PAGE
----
ACCOUNTING & TAX TERMS
ACCOUNTING: Recording and reporting of financial transactions, including the origination of the transaction, its recognition, processing, and summarization. Financial statements are prepared in the form of a balance sheet and profit and loss to summarize these transactions. For accounting to be useful it must be timely.
A period designated for the process to measure business transactions and transform the measurements into financial for a measure of time.
Accounting Principles Board (APB)
Senior technical committee of the AMERICAN INSTITUTE OF CERTIFIED PUBLIC ACCOUNTANTS (AICPA) which issued pronouncements on accounting principles from 1959-1973. The APB was replaced by the FINANCIAL ACCOUNTING STANDARDS BOARD (FASB).
Accounts Payable Subsidiary Ledger
A financial record of all individual accounts called creditors that a business owes. The ledger is seperate from the General Ledger and provide the details on all vendors
and represented by one account in the general ledger called Account Payable Control.
Accounts Receivable Turnover
Used to measure a company’s ability to collect cash from credit customers. Formula: divide net sales by average net account receivable balance.
The recognition of an expense or revenue item that has occurred but has not yet been recorded in the books of account. The expense is not yet paid and the revenue is not yet received.
The attempt to record the financial effects of transactions and other events in the periods in which those transactions or events occur rather than only in the periods in which cash is received or paid by the business,
Method of ACCOUNTING that recognizes REVENUE when earned, rather than when collected. Expenses are recognized when incurred rather than when paid.
An expense that has occurred but is not recognized in the accounts because it has not been paid as at the end of the accounting period..
Total DEPRECIATION pertaining to an ASSET or group of assets from the time the assets were placed in services until the date of the financial statements or tax return.
Profits that are not paid out as DIVIDENDS but are instead added to the company’s capital base. Companies do this to reserve cash for future expenditure.
Income Tax Returns Preparation for small business and individuals
DONE BY AN ENROLLED AGENT
Enrolled Agent (or EA) is not an employee or contractor of the IRS but is an individual who is a federally authorized tax practitioner empowered by the U.S. Department of the Treasury. Enrolled Agents represent taxpayers before the Internal Revenue Service (IRS) for tax issues including audits, collections and appeals.
Enrolled agent status is the highest credential awarded by the IRS. The EA credential is recognized across all 50 U.S. states. Attorneys and certified public accountants (CPAs) are licensed on a state by state basis, and are also empowered by the Department of the Treasury to represent taxpayers before the IRS.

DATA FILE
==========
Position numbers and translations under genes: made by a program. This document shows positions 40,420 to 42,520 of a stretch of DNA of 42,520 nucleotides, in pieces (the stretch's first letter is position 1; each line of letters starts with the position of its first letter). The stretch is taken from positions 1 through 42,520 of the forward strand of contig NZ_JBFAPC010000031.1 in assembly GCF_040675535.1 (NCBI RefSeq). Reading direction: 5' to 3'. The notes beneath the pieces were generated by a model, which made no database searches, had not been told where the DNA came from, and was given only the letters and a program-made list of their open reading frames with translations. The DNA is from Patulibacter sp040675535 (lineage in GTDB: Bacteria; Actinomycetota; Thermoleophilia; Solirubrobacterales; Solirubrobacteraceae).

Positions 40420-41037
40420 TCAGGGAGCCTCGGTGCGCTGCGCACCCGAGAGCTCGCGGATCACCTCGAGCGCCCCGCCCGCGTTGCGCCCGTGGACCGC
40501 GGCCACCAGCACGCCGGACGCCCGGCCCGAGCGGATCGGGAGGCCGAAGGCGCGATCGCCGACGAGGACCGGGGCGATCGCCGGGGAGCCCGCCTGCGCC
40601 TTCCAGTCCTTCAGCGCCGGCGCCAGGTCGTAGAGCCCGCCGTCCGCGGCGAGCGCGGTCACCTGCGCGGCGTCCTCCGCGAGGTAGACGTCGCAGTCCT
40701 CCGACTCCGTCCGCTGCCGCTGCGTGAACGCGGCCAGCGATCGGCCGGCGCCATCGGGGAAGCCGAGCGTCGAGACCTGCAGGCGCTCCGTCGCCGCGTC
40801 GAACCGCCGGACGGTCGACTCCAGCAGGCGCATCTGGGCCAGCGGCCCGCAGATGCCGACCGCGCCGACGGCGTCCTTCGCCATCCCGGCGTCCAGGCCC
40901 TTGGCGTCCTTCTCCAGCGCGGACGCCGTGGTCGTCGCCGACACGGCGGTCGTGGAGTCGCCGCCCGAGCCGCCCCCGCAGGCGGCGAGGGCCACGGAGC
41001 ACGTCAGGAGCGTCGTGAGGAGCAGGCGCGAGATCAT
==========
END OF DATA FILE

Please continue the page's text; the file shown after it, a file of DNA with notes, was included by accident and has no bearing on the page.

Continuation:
IRS INFORMATION ON ENROLLED AGENTS
"An enrolled agent is a person who has earned the privilege of representing taxpayers before the Internal Revenue Service by either passing a three-part comprehensive IRS test covering individual and business tax returns, or through experience as a former IRS employee. Enrolled agent status is the highest credential the IRS awards. Individuals who obtain this elite status must adhere to ethical standards and complete 72 hours of continuing education courses every three years.
Get to Know the Taxpayer Bill of Rights – Part 1
This is the first tip in a two-part summary of the rights granted to all taxpayers.
Every taxpayer has rights. The Taxpayer Bill of Rights takes these rights from the tax code and groups them into 10 categories. Taxpayers interacting with the IRS should know their rights, which are highlighted in Publication 1, Your Rights as a Taxpayer.
The Right to Be Informed. Taxpayers have the right to know how to comply with tax laws. They are entitled to clear explanations of the laws and IRS procedures. Taxpayers have the right to know about IRS decisions affecting their accounts with clear explanations of the outcomes.
The Right to Quality Service. Taxpayers have the right to receive prompt, courteous and professional assistance when dealing with the IRS. They also have the right to speak with a supervisor about inadequate service. Communications from the IRS should be clear and easy to understand.
The Right to Pay No More Than the Correct Amount of Tax. Taxpayers must pay only the amount of tax legally due. This includes interest and penalties. The IRS must apply all tax payments properly.
The Right to Challenge the IRS’s Position and Be Heard. Taxpayers have the right to object to formal IRS actions or proposed actions. They can also provide justification with additional documentation. Taxpayers can expect the IRS to consider timely objections and documentation promptly and fairly. Taxpayers can expect a response when the IRS disagrees with the taxpayer’s position.
The Right to Appeal an IRS Decision in an Independent Forum. Taxpayers are entitled to a fair and impartial appeal of most IRS decisions. This includes appealing certain penalties. Taxpayers have the right to receive a written response regarding a decision from the IRS. Taxpayers generally have the right to take their case to court.
The IRS will include Publication 1 when sending a notice on a range of issues, such as an audit or collection matter. Publication 1 is available in English and Spanish. All IRS facilities publicly display the rights for taxpayers.
What the Taxpayer Bill of Rights Means for You
IR-2014-72, IRS Adopts "Taxpayer Bill of Rights;" 10 Provisions to be Highlighted on IRS.gov, in Publication 1
IR-2014-80, IRS "Taxpayer Bill of Rights" Now Available in 6 Languages; 10 Key Rights Outlined in Updated Publication 1
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